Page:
Overview of surrogate contact model creation and implementation process. (a) 300 points (black dots) are sampled in the (X,θ) design space. (b) Five static analyses using five axial loads are performed at each sample point location using an elastic foundation contact model to calculate Y and Fx. (c) Generalized Hertzian contact theory is used to model Fy as a function of Y while Fx is modeled as proportional to Fy. (d) The values of Y10N, ky, ny, and ratio from the 300 sample points are fitted as functions of X and θ using Kriging. (e) During a dynamic simulation, the surrogate contact model calculates Fy and Fx from four Kriging models given the current values of X, Y, and θ.

Figure 2

Overview of global and local sensitivity analyses of predicted wear volume performed with the surrogate contact model. (a) Large variations in nominal component placements (labeled A–I) used for the global sensitivity analysis. (b) Small variations in component placements, input loads, and input motion used for local sensitivity analysis involving Monte Carlo methods applied to each nominal component placement.

Figure 3

Root-mean-square errors in joint motions and contact forces for each nominal component placement. Errors are computed by comparing dynamic simulation results generated with the elastic foundation contact model and the surrogate contact model.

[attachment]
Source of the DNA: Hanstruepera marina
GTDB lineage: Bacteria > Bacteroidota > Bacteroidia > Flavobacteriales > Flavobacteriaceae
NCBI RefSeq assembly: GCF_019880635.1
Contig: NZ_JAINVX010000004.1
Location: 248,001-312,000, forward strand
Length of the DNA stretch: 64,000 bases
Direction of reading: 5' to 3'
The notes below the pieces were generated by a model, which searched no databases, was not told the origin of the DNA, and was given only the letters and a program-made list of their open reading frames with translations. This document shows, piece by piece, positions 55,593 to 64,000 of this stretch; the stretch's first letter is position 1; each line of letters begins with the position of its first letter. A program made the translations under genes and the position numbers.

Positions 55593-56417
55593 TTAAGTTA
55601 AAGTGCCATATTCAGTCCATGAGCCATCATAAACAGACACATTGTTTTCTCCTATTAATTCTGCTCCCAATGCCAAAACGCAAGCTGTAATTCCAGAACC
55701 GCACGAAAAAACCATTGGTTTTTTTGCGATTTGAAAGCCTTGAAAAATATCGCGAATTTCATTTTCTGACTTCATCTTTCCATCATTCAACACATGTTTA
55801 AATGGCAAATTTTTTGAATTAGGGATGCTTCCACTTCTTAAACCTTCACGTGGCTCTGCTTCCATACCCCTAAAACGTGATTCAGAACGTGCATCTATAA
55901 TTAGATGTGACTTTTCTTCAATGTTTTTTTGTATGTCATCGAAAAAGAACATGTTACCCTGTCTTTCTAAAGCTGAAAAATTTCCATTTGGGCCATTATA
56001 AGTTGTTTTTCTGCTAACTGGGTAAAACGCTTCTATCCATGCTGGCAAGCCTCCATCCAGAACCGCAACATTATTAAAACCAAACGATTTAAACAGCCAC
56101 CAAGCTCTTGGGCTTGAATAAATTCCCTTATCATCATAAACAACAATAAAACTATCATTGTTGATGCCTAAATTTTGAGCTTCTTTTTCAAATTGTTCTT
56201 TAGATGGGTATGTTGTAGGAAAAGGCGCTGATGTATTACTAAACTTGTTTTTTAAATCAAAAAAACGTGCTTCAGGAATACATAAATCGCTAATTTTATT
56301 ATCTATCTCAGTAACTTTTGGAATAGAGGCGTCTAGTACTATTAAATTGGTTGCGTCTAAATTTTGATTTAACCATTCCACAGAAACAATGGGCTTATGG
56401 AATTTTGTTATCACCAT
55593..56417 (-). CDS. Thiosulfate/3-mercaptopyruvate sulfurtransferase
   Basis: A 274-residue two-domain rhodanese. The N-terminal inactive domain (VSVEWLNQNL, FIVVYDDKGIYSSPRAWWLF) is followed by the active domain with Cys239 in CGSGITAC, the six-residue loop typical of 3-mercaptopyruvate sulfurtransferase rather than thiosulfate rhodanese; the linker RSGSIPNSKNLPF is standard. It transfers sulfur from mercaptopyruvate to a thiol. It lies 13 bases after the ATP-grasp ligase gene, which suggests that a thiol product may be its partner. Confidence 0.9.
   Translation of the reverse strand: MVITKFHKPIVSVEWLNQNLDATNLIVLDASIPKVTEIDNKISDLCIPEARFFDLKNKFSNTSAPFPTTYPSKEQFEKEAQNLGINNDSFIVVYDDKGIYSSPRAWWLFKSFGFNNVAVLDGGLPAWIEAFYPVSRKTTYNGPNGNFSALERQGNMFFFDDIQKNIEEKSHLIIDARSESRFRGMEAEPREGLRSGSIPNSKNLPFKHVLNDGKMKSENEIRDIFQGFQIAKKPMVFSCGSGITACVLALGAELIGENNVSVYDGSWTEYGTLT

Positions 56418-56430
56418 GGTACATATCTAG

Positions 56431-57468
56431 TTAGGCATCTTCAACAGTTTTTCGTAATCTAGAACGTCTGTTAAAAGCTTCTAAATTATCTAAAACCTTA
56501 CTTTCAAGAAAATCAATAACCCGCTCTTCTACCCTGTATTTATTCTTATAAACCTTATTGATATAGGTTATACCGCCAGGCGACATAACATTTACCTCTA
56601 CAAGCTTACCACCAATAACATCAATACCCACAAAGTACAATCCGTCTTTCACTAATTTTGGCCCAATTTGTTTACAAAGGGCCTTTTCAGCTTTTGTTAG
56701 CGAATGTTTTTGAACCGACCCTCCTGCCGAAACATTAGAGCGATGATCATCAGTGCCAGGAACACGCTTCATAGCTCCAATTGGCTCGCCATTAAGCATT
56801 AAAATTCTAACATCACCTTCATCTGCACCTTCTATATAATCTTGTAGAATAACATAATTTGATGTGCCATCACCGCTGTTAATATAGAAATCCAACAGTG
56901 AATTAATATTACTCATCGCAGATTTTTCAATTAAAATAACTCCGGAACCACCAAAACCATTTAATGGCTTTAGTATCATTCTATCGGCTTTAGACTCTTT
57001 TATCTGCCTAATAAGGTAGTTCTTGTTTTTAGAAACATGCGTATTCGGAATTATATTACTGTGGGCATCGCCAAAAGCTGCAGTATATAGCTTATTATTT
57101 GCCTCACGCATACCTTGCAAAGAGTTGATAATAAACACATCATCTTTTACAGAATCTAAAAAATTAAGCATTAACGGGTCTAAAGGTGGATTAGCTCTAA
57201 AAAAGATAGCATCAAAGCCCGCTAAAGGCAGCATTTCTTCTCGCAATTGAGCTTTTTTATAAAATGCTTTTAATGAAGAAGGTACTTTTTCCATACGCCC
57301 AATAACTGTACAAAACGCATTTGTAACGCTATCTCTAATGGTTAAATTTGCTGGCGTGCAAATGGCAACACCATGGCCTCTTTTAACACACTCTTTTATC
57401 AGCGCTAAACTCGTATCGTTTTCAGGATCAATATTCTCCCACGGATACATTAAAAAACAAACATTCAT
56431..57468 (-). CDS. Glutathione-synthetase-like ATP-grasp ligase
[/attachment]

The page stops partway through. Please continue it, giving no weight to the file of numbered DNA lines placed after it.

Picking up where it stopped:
Figure 4

Predicted wear volume as a function of large variations in component placements as calculated from 400 dynamic simulations performed with the surrogate contact model. Wear increases linearly when the femoral flexion axis is translated superiorly and quadratically when the tibial slope is increased anteriorly or posteriorly.

Figure 5

Box plot distribution of predicted wear volume generated by four Monte Carlo analyses using the surrogate contact model. Each box has (from bottom to top) one whisker at the 10th percentile, three lines at the 25th, 50th, and 75th percentile, and another whisker at the 90th percentile. Outliers are indicated by black crosses located beyond the ends of the whiskers. For the first and second Monte Carlo analyses, motion and load inputs and component placements are varied together within (a) 100% or (b) 10% of their maximum ranges, respectively. For the third and fourth Monte Carlo analyses, (c) motion and load inputs or (d) component placements are varied separately within 100% of their maximum ranges, respectively.

Figure 6

Predicted wear volume as a function of variations in (a) anterior-posterior load and femoral flexion angle and (b) axial load and femoral flexion angle. Both plots were created by performing dynamic simulations with the surrogate model and changing the weight of the first principal component for each input profile variation away from the ISO standard. Each weight was normalized to be between 0 and 1. The cross marker (×) represents the ISO standard input with no superimposed input profile variations (i.e., weights of 0) while the circle marker () represents the ISO standard input with maximum superimposed input profile variations (i.e., weights of 1).